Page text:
The Trail Blazers: Another potential sign-and-trade partner with a rich, ambitious owner and a deep roster, but Portland's young roster should appear less attractive than that of the win-now Mavs. People will talk about a tie-in with Nike, but being near company headquarters won't develop James's brand. Only winning can do that for him.
The next Cavs coach. It's a no-brainer that Cleveland will replace coach Mike Brown, but there are few proven options that may yet lure back James. Only five coaches have championship rings and four of them -- Phil Jackson, Gregg Popovich, Doc Rivers and Pat Riley (who is hinting at returning to the bench for Miami) -- won't be coming to Cleveland. But Larry Brown might, so long as compensation can be arranged with Charlotte. People may shudder at this, but Cleveland's best hope of retaining James is to provide him with a coach who can provide hope of an instant championship. No one else has that pedigree.
Coaching is going to be important to James. He looked frustrated throughout the Boston series as he found himself in no-win situations. As the series wore on he was either turning the ball over or sulking uncharacteristically through Game 5, and when it was all over his demeanor was one of acceptance. Did he refuse to give interviews last year after the postseason loss to Orlando because he was angry with the coaching of Mike Brown? When James played a thoroughly disengaged second half in Game 5, he looked very much like he believed Cleveland had no hope against the Celtics and Rivers' game plan.
Another option for Cleveland is to bring in Calipari, a highly charismatic recruiter who is able to build tight relationships with the players of James' generation and younger. From everything I've been told, there is no doubt James believes he would flourish in Calipari's dribble-drive offense. Between his player relationships and his experience with the Nets, there is reason to believe Calipari can succeed as an NBA coach. But James is going to demand success of the highest level, and he won't need to be reminded that Kentucky lost in the NCAA Tournament because Calipari couldn't overcome West Virginia's surprise tactic of the 1-3-1 zone. If Calilpari has been unable to deliver an NCAA championship, will he be able to outcoach Rivers or Stan Van Gundy or Phil Jackson on his way to an NBA title?
This can't just be about manipulating the system and working out a big-money deal for James and his friends. The bottom line is that James needs to win, because he's at the stage in his career where every loss is going to be viewed now as being his fault.
Cleveland's roster. Could a new coach -- Larry Brown, for example -- turn the Cavs roster into an instant champion? It will be a smaller, quicker team when Shaquille O'Neal and Zydrunas Ilgauskas come off the books. They would be looking at Anderson Varejao as a center (similar to Noah in Chicago), with Jamison or J.J. Hickson at power forward and Jamario Moon providing athleticism off the bench.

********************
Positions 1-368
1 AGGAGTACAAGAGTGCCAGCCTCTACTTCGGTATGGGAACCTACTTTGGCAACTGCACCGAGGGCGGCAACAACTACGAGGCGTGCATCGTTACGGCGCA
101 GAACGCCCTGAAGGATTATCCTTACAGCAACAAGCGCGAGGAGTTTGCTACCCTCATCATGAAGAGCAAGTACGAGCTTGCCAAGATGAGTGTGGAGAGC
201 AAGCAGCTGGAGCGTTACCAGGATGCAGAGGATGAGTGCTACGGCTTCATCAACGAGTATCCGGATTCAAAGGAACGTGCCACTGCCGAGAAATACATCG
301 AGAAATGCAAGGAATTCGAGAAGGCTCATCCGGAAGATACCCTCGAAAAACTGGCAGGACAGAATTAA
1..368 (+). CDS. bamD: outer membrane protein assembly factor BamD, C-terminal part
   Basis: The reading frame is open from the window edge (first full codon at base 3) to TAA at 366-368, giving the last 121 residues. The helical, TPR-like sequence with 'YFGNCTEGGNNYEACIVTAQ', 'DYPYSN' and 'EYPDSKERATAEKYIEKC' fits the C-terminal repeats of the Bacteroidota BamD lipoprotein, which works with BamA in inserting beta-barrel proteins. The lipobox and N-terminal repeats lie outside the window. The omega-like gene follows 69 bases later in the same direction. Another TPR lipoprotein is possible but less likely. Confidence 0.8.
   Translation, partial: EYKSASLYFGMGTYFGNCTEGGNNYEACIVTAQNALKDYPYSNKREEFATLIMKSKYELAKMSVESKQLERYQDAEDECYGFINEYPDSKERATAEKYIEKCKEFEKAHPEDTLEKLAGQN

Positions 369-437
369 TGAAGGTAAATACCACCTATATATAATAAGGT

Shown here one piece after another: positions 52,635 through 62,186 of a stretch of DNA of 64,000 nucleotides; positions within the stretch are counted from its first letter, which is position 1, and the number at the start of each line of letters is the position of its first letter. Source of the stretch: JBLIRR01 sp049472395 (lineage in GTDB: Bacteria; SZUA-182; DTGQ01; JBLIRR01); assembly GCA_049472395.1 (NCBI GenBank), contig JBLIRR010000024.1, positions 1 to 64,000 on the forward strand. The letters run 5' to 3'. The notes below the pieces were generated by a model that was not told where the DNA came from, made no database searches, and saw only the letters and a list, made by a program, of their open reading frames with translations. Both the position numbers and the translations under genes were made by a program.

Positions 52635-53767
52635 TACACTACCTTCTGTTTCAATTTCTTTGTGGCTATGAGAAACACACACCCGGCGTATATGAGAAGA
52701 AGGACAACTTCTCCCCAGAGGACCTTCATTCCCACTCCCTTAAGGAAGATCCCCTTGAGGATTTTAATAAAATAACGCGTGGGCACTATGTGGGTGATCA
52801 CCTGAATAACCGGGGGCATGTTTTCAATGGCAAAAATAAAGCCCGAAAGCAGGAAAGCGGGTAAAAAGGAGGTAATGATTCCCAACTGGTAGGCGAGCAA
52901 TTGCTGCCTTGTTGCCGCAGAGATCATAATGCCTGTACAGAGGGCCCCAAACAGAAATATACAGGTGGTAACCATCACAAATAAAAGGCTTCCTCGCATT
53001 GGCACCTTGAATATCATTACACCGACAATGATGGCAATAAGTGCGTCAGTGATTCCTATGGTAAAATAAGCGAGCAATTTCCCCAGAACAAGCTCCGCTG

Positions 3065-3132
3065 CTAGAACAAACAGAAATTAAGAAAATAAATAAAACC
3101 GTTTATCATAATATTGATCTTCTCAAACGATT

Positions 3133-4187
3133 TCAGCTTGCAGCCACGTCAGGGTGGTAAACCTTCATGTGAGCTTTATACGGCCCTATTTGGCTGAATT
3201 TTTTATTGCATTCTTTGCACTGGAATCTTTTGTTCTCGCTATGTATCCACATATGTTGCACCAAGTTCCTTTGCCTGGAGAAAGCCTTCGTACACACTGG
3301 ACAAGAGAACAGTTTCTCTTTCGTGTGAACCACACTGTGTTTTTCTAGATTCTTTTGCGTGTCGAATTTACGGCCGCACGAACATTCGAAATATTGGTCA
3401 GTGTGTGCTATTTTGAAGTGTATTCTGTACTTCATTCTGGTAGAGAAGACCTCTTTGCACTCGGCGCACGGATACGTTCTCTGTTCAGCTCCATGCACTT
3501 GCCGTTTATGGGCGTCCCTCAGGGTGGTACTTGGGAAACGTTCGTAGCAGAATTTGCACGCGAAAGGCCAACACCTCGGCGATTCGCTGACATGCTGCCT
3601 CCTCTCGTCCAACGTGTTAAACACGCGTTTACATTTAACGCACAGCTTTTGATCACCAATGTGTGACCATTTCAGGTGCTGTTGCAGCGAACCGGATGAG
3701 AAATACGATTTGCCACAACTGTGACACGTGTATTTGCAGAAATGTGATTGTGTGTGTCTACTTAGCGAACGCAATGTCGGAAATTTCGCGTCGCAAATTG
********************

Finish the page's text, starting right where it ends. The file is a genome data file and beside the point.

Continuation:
Otherwise, there aren't a lot of options. Neither Jamison nor Williams can be traded for anything close to market value. The Cavs could use their mid-level exception to fill in with a couple of role players, but the only way to dynamically change the team is to bring in a coach to change the style and ultimately salvage talents like Williams and Jamison.
There is going to be a lot of second-guessing of Cleveland's midseason decision to acquire Jamison instead of Amar'e Stoudemire, who has thrived in Phoenix since the trading deadline came and went. But would Stoudemire have played so well in Cleveland while sharing the front line with Shaq and others? Probably not.
The need for stability. The irony of this need is that fears of James' eventual departure have helped drive Cleveland to make major moves during the recent trading deadlines and summers.
But the Cavs were beaten in part because the Celtics trusted and relied upon each other, a result of the three years shared by their four-man core of Rajon Rondo, Kevin Garnett, Paul Pierce and Ray Allen. Not only did they match up well against Cleveland, but their sum-of-the-parts unity exposed the Cavs' divisions. How was Jamison supposed to fit in when the pressure was on? What was Shaq's role exactly? None of this was fully understood because the players had spent relatively little time on the floor together.
If James walks out on Cleveland, the Cavs will realize close to $6 million in cap space to fill in around Jamison and Williams. They'll be the team that couldn't convince their hometown star to stay home. It will be the death of their franchise.
While it appears more than likely that James will leave, the emotions will cool over the next month and Cleveland may yet be able to reach an agreement to retain him. Cavs fans shouldn't give up hope -- especially if James' intention is to sign a three-year contract with an option to leave after two, which would enable him to continue to dominate the free-agent buzz over the seasons ahead. If he doesn't see a compelling reason to leave this summer, he could postpone his decision for a couple of years.
What this says about James. Whatever he does now, he needs to make certain that he has put himself in position to win championships. Because whatever he creates now will belong to him. The team and coach and GM and owner for whom he chooses to play -- he needs to make sure it works, because in the end he'll receive the blame if it doesn't.